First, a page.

In 2008, the US Forest Service designated the black-backed woodpecker a Management Indicator Species for burned forest in California’s Sierra Nevada. Little was known about the ecology of the birds at the time, so the Forest Service partnered with IBP to develop a monitoring strategy and begin amassing detailed information about the species. “The fire regime in California is changing rapidly and reshaping our forests,” says IBP executive director and ecologist Rodney Siegel, another coauthor of the study. “In recent years, climate change and a legacy of fire suppression have been yielding enormous ‘megafires’ in the region, with uncharacteristically large patches of forest burned at high severity.”

But the simple assumption that more fire always equals good news for a post-fire specialist wasn’t holding up. Stillman’s earlier work, in collaboration with IBP, his PhD advisor UCLA Professor Morgan Tingley, and the US Forest Service, showed that black-backed woodpeckers prefer to nest near the edge of severely burned patches. Now fledgling woodpeckers, hatched in nests within burned forests, were moving out of the burn and into adjacent forest that burned at low severity or sometimes hadn’t burned at all.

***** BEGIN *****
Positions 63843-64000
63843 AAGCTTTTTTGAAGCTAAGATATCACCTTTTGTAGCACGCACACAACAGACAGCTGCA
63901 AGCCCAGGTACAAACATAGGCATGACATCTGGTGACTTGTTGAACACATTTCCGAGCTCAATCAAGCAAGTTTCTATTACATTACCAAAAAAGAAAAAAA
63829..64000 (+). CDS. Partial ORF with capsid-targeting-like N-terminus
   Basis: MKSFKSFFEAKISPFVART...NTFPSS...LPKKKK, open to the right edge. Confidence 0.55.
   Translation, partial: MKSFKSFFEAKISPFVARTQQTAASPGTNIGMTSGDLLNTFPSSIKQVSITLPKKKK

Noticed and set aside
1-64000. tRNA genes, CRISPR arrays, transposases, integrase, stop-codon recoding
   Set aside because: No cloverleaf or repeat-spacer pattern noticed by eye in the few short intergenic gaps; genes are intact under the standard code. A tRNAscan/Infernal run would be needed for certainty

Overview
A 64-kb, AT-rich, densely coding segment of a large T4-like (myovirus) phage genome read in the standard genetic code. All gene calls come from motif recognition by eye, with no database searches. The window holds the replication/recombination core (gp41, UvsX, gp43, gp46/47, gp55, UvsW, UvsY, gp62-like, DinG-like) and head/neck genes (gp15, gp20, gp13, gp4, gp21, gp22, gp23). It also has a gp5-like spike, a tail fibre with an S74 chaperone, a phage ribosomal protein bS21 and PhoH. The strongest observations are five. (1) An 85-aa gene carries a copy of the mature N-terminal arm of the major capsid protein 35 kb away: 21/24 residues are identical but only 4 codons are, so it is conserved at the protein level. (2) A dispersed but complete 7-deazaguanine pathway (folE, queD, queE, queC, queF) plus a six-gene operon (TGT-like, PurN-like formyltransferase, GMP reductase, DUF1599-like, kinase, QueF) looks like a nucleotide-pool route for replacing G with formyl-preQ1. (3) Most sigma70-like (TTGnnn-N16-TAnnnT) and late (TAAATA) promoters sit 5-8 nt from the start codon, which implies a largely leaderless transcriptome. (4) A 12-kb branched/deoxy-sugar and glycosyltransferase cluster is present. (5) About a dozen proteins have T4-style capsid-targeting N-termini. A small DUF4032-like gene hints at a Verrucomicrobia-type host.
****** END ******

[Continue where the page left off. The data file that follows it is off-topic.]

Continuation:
A mix of low-severity and high-severity burn provides covered places for fledglings while adults forage for grubs in dead trees. Photo by Jean Hall.

A new story began to emerge. Perhaps black-backed woodpeckers nest close to the edges of burned patches so that, upon fledging, their young can take cover in unburned or less severely burned patches nearby — presumably to take advantage of greater vegetation cover and avoid predation. “We started thinking of the food-rich high severity burn as a grocery store and the high-cover low severity burn as a nursery,” says Stillman. “If you’re going to build a home, you want to place it close to both the food source and the nursery!” But if this was indeed what was going on, you’d expect survival of juvenile woodpeckers to be higher in the less severely burned areas with more live vegetation. 

To test this prediction, Stillman and collaborators tracked the habitat use and survival of 84 fledgling black-backed woodpeckers from 39 nests in seven different recently burned areas in the Sierra Nevada and Cascade Mountains of Washington and California. Tracking during the first 35 days was done the hard way — hiking many rugged miles with handheld receivers. As the juveniles got older and dispersed, tracking was done by driving and with the generous help of the skilled volunteer pilots of LightHawk Conservation Flying.